Britain, said Mr Turner, may opt not to join a single currency in 1999, leaving a smaller core group of states centred around Germany, France and the Benelux countries to form phase one of EMU. But that does not mean it could not join, say, a year later - an option which would be ruled out by boycotting EMU for the lifetime of the next Parliament. Monetary union is the future but the Budget is almost upon us. The CBI is firmly in the camp that believes the Chancellor has little, if any, scope for tax cuts.

"It should be prudent and cautious," Mr Turner said. "The scope for tax cuts is very limited. In our Budget submission we said pounds 1bn worth at best but on the evidence of the past two months the scope is closer to nil. The economy is growing quite fast enough. The consumer side of the economy is growing at 4 per cent a year and our accumulated debt as a percentage of GDP is growing, which is not a good position to be in four years into a recovery.

"Nor do we want an approach to controlling inflation that rests on interest rates rather than the fiscal side. We do not want a fiscal giveaway offset by interest rate rises because that may feed through to the exchange rate which can then affect external competitiveness.

"That would be precisely the wrong course of action in an environment where its the consumer side of the economy which is growing rapidly and the export side which is relatively slower."

Faced with an ever-strengthening pound, manufacturing industry had not yet hit the panic button, Mr Turner said. But it will if sterling rises above DM2.50 and stays there.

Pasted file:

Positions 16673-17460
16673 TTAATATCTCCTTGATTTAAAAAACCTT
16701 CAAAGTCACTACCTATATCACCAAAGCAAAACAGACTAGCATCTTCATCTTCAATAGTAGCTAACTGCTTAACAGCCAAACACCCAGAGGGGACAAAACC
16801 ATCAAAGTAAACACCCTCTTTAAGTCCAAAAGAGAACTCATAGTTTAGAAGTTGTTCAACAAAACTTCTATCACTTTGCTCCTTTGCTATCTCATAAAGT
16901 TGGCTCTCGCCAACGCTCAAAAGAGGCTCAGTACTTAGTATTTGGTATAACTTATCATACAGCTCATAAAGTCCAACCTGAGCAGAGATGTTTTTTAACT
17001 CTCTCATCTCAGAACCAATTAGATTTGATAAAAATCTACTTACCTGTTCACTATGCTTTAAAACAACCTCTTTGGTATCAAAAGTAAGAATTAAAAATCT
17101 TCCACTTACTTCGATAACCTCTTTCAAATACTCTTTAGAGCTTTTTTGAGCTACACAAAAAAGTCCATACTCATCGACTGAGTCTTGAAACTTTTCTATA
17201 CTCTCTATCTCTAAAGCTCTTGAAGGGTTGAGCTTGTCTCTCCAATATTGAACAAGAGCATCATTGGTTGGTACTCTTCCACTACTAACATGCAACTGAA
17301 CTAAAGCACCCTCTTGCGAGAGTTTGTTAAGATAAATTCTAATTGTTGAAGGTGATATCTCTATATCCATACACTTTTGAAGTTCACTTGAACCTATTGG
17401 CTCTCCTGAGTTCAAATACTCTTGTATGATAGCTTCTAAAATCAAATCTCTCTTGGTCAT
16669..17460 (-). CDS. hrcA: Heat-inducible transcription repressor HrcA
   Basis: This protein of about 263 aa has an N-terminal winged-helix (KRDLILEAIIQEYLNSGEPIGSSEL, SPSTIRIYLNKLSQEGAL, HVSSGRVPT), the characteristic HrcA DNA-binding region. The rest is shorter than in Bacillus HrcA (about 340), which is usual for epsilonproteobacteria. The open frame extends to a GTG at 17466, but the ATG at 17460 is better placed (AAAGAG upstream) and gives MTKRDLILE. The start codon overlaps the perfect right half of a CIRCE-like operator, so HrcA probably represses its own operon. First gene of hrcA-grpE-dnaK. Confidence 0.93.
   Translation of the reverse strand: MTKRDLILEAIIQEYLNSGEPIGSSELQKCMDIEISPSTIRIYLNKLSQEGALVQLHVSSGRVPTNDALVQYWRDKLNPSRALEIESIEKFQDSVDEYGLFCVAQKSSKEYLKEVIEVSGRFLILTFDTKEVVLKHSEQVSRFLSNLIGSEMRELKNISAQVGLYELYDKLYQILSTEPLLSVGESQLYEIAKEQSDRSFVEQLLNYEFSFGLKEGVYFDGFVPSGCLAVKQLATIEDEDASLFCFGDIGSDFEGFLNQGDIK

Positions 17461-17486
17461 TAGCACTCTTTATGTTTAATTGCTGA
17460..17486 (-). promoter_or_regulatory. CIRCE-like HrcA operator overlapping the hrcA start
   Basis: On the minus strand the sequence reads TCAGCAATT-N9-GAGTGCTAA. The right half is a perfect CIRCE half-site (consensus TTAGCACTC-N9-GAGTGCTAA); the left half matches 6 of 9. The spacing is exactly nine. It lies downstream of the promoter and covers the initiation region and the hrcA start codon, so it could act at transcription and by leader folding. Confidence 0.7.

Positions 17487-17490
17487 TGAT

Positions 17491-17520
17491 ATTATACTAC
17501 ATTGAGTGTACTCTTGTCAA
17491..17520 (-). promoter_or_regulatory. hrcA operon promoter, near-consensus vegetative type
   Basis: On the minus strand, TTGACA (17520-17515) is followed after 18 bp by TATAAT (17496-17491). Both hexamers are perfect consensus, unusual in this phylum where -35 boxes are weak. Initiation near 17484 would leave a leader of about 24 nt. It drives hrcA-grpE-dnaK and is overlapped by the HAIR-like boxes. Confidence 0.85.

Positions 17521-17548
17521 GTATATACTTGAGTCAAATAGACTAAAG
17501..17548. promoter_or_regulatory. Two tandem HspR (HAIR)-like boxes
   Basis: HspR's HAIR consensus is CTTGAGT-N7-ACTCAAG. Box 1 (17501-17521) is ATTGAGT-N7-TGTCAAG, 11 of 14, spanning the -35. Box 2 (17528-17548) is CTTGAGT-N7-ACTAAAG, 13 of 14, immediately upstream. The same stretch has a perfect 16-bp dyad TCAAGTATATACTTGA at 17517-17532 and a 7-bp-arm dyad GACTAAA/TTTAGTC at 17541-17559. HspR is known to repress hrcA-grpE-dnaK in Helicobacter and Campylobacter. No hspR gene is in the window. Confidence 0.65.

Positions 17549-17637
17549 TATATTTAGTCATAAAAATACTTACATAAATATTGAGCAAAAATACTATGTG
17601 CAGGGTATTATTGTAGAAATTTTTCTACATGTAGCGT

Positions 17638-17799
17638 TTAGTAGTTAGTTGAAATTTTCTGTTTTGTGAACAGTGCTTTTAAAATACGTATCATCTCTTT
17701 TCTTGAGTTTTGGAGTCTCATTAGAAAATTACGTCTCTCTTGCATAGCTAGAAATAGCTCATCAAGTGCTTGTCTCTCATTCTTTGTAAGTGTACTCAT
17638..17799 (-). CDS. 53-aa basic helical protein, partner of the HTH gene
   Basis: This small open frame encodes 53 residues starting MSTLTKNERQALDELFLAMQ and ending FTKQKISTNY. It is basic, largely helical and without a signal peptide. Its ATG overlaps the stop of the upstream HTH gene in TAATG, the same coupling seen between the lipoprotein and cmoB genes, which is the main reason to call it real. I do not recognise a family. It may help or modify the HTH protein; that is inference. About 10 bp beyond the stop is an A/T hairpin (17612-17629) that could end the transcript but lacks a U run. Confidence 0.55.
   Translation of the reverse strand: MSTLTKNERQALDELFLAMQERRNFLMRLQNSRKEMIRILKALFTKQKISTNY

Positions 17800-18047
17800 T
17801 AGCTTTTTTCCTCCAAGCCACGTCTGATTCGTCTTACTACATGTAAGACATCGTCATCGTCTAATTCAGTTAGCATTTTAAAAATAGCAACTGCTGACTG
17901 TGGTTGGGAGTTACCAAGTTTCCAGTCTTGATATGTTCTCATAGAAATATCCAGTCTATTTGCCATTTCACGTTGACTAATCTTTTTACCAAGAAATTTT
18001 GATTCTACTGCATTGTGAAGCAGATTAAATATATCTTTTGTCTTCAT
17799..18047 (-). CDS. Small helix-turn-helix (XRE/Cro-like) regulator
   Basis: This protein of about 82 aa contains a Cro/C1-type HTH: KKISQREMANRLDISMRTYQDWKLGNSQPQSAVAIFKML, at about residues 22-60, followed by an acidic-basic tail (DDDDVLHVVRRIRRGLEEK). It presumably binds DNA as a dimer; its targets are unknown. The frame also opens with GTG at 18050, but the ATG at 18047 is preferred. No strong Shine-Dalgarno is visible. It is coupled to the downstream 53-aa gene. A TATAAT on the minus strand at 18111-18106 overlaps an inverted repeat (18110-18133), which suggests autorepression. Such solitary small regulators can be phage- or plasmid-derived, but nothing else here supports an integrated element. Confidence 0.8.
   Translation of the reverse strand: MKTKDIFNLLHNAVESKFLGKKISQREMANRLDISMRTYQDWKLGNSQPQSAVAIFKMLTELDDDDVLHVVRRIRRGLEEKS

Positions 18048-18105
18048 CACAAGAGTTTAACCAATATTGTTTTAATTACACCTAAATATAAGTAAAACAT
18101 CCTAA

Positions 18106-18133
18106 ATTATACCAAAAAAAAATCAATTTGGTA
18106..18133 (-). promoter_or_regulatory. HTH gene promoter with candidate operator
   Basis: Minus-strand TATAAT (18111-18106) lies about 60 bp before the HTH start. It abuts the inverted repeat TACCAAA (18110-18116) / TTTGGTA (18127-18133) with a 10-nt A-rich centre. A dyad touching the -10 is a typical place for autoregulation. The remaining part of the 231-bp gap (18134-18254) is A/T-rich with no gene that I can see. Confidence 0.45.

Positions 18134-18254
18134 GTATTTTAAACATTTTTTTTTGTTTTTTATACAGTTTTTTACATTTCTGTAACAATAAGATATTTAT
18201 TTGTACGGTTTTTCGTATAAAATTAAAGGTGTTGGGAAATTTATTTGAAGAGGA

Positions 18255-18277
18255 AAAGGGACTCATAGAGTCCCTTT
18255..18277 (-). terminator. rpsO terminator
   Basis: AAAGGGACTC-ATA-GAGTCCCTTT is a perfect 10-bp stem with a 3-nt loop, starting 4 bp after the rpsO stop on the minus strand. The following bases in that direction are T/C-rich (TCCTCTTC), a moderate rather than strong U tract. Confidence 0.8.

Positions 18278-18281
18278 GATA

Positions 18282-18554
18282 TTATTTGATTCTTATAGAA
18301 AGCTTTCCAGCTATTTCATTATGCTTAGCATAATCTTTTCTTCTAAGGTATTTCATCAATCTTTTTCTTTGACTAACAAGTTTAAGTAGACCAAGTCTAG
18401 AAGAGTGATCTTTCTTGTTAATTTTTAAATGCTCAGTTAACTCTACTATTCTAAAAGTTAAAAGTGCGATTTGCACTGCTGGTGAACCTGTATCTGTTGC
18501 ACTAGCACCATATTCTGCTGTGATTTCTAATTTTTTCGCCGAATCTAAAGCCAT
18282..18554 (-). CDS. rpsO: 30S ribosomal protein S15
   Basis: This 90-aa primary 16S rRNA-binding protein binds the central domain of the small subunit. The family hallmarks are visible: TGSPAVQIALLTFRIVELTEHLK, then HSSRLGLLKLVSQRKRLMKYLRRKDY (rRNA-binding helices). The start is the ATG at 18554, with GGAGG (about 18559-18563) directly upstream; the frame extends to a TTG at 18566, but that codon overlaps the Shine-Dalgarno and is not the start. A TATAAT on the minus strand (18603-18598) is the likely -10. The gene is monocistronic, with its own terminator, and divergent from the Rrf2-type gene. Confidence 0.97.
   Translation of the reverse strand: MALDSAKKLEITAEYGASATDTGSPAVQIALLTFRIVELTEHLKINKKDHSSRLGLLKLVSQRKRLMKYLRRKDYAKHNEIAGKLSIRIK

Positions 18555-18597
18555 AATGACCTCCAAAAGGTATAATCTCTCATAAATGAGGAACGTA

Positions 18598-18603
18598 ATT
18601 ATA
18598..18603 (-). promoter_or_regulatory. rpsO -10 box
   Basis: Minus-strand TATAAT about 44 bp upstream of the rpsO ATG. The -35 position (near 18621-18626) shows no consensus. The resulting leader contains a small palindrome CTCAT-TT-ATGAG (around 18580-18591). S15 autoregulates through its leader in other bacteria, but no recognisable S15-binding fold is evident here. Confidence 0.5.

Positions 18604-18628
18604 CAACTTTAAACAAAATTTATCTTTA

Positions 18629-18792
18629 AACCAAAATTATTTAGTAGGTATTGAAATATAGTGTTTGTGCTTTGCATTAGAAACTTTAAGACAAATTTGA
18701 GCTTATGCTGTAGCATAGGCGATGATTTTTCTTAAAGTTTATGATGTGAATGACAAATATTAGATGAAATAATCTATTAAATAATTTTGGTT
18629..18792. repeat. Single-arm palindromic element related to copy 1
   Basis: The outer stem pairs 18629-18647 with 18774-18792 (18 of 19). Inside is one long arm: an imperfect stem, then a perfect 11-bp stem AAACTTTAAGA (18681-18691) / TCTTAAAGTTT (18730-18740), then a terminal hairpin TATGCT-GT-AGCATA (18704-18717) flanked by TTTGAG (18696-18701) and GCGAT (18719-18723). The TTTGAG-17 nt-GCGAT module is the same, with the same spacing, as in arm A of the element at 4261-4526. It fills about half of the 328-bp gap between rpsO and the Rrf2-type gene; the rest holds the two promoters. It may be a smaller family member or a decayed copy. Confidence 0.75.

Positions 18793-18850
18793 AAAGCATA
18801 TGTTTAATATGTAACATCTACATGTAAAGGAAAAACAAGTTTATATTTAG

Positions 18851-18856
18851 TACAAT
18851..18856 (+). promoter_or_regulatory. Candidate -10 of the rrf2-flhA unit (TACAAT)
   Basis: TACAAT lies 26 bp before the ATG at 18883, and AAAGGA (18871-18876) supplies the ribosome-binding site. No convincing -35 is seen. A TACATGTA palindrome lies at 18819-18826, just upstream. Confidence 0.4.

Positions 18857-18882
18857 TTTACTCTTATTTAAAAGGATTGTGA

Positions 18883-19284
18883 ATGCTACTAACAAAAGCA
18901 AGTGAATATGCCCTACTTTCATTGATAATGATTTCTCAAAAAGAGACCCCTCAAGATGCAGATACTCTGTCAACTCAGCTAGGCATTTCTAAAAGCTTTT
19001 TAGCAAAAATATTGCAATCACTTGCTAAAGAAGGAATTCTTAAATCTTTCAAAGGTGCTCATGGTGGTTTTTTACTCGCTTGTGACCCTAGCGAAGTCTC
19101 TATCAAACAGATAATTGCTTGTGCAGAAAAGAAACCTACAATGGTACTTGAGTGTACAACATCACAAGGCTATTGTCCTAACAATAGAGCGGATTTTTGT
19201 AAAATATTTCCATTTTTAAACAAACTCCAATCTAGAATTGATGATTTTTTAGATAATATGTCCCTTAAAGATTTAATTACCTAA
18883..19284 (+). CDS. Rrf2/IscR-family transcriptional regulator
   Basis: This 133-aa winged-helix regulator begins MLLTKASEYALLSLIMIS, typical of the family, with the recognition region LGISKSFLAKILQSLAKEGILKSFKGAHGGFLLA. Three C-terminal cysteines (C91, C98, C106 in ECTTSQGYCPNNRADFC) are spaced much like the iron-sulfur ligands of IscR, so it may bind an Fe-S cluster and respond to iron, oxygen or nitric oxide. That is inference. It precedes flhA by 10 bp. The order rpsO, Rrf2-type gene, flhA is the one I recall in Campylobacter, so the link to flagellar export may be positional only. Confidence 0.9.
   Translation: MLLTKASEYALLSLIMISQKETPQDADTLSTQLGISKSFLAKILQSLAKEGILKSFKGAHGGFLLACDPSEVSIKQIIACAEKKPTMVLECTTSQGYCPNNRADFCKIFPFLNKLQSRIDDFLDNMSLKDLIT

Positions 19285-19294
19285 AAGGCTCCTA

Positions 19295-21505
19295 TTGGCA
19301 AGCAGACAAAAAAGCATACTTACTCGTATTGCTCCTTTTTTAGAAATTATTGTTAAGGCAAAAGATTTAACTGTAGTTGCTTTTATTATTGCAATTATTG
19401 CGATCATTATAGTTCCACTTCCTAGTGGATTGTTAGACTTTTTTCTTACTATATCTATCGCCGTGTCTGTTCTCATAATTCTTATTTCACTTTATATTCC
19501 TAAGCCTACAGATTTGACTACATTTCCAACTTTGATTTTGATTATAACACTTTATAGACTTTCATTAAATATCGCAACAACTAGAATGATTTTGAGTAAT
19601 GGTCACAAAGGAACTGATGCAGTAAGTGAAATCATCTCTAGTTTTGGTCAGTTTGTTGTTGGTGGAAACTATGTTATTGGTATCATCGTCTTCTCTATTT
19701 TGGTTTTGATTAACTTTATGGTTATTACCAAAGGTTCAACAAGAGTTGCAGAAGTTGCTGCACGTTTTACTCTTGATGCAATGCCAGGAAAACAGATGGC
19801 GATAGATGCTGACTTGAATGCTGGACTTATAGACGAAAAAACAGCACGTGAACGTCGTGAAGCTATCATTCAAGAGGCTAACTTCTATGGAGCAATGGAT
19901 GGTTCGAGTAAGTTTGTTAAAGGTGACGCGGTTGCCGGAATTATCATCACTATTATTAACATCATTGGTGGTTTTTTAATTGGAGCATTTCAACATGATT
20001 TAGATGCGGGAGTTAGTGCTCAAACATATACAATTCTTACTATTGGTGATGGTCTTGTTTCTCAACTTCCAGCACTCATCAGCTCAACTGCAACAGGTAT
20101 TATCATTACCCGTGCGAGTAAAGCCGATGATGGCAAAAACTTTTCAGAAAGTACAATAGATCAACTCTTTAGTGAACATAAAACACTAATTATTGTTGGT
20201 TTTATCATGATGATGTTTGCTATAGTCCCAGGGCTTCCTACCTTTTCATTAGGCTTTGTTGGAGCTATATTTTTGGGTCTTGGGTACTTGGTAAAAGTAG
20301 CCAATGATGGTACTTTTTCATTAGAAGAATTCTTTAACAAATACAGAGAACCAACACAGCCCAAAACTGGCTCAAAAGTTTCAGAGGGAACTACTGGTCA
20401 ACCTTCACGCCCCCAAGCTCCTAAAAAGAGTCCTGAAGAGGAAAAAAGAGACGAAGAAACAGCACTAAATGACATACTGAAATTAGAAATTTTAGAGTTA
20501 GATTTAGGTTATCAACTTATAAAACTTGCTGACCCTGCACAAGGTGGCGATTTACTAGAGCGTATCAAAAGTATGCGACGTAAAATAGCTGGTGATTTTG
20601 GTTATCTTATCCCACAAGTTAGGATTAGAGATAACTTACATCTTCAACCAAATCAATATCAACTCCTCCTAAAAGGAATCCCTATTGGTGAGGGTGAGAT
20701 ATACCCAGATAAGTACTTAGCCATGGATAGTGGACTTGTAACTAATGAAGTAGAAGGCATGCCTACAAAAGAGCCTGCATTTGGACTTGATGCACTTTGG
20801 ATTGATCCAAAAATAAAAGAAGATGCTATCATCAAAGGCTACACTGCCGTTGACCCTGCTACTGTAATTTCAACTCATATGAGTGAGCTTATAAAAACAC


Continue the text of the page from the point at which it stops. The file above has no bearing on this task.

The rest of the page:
For once, education will not be the subject of a specific debate in Harrogate but it is a subject close to Mr Turner's heart. "There is a deficiency in Britain's training and educational system. There is a need to focus on the quality of technical information and the basic quality of pre- 16 education which is not as good as that of the Japanese or Singaporeans or Germans.

"It is a very important area to fix. If you haven't got that right in terms of basic numeracy and literacy then it is difficult, perhaps impossible, to put it right later on."

His personal view is that part of the problem lies with deteriorating standards of discipline in schools. "How do you ensure discipline among adolescent boys who are bigger than their teachers, who are notafraid of their teachers and not afraid to do what they like? The answer is that the social aspects of discipline are built up in an incredibly subtle way from very early in life.

"Broadly speaking, if you enforce discipline on very small things early in life you inculcate the habit. It's how armies work. You bawl someone out for not having their shoes shined and they end up being willing to obey orders even when it is life threatening.

"These are the subtle ways that you establish the legitimacy of authority. They are issues that educationalists and policymakers have to think deeply about."